Phosphorus, a nutrient required for growing crops, finds its way from farm fields to our food and eventually to our wastewater treatment plants. At the plants, the nutrient causes major problems, building up in pipes or going on to pollute surface waters.

Brushite bounty: Phil Barak displays brushite produced during trials at the Nine Springs Wastewater Treatment Plant of the Madison Metropolitan Sewerage District. Each jar contains brushite harvested from 30 gallons of anaerobic digest. Photo courtesy of Phil Barak

Brushite bounty: Phil Barak displays brushite produced during trials at the Nine Springs Wastewater Treatment Plant of the Madison Metropolitan Sewerage District. Each jar contains brushite harvested from 30 gallons of anaerobic digest.
Photo by Rick Wayne

But soil science professor Phil Barak has an idea about how to retrieve the nutrient from wastewater in a valuable form—and it started from a basic lab experiment. “I was doing some work on crystallizing phosphorus, just out of pure academic interest,” explains Barak. “That led me to crystallize a mineral called struvite. Then I realized it was forming in wastewater treatment plants as a nuisance.”

If he could form crystals in the lab, he reasoned, why couldn’t it be done in the wastewater treatment plants in a controlled way? It could. And, even better, if he collected the phosphorus early on in the treatment process in the form of a mineral called brushite, he could harvest even more of it.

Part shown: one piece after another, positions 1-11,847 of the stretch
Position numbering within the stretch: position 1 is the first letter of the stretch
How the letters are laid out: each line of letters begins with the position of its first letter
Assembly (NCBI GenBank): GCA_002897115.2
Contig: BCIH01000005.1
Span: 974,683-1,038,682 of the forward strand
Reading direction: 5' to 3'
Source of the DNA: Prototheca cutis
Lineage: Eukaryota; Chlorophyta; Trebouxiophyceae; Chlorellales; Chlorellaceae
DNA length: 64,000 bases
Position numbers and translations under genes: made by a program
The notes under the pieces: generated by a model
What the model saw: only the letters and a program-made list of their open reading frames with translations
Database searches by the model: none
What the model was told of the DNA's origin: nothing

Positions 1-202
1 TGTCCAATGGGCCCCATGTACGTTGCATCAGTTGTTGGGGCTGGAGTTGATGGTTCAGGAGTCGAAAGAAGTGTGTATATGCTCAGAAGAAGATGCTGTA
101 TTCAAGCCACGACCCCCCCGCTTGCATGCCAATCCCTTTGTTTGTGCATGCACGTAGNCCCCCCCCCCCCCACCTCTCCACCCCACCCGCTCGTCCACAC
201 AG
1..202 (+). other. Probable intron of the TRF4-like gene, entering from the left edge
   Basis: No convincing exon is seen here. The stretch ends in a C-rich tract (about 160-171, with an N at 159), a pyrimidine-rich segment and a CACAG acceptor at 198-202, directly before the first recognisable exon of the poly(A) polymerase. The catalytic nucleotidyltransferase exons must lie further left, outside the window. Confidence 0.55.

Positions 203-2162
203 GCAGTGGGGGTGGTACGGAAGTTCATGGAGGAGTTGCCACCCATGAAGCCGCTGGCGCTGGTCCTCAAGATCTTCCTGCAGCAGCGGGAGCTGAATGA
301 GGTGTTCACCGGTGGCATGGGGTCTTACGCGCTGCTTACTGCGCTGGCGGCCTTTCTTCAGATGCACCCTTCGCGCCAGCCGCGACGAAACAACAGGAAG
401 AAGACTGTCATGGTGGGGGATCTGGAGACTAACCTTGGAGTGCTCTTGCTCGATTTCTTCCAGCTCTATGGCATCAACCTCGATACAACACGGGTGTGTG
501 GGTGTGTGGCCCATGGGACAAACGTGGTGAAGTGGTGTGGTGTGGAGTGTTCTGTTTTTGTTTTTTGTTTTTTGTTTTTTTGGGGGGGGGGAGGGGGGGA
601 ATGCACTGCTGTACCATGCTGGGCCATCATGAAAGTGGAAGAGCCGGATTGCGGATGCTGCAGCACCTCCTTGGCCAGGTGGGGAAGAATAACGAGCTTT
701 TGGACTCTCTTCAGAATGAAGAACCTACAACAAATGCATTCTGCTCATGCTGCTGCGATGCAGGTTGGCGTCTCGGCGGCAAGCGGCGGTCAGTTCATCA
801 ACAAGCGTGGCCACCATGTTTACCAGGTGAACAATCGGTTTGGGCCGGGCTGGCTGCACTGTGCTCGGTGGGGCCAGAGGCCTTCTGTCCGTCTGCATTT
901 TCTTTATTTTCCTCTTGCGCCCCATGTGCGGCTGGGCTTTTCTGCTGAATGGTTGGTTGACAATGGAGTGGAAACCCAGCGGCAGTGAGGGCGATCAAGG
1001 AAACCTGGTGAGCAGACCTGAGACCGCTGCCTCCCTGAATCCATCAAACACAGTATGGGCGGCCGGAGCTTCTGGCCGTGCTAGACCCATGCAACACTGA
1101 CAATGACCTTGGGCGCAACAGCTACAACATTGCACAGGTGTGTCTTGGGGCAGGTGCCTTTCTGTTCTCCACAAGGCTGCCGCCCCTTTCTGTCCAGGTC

Beyond removing phosphorus from wastewater, brushite can serve as a nutrient source for growers. While Barak will do further testing to prove its utility, brushite is a phosphate mineral that’s actually been found in agricultural fields for years.

“When conventional phosphorus fertilizers are added to soil, brushite forms. I maintain that we’ve been fertilizing with brushite for decades, but nobody’s been paying attention to it,” says Barak.

Being able to remove phosphorus from wastewater and supply it back to growers is a win-win situation, Barak notes. “We’re collecting phosphorus where it’s localized, at really high concentrations, which is the most economical place to collect it,” says Barak. “This works out in just about every dimension you can consider, from the treatment plants to the cost of recycling phosphorus as opposed to mining it new.”

Graduate students in Barak’s lab suggested that he commercialize the technology and start a company. After the Wisconsin Alumni Research Foundation (WARF) passed on the patent, Barak and his students sought help from the UW Law and Entrepreneurship Clinic. They received two federal Small Business Innovative Research grants, and, with some additional funds from the state, including the Wisconsin Economic Development Corporation, their efforts have turned into a spinoff company: Nutrient Recovery & Upcycling, LLC (NRU).